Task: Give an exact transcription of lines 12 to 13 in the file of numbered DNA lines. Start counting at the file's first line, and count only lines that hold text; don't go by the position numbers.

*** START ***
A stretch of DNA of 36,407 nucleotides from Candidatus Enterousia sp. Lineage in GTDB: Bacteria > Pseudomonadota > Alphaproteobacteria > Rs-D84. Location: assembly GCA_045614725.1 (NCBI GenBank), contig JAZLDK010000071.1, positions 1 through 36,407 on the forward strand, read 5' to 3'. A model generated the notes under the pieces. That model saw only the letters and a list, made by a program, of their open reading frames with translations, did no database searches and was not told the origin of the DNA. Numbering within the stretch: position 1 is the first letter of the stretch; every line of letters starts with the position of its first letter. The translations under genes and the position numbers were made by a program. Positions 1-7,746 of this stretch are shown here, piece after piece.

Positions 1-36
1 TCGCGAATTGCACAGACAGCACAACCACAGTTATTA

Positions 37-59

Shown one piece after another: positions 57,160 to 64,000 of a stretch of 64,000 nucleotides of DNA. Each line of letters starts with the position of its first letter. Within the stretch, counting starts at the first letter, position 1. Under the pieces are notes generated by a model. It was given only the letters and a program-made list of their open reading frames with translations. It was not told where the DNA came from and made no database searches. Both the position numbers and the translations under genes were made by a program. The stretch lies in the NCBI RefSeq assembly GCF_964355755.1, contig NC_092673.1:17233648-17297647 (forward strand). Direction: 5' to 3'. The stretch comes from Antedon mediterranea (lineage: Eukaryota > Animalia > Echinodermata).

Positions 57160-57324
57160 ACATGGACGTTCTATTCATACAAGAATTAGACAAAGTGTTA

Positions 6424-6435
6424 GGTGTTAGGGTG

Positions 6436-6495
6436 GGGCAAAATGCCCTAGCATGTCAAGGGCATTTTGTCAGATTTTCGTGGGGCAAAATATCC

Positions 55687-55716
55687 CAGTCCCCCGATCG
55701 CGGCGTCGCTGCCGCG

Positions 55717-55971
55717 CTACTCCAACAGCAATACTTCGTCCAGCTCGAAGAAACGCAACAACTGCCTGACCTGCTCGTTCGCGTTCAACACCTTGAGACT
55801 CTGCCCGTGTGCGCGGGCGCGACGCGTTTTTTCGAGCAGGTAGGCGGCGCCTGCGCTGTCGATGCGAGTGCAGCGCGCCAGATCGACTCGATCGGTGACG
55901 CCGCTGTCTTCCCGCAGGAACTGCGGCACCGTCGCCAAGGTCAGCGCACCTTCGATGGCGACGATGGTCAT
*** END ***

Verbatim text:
Positions 55687-55716
55687 CAGTCCCCCGATCG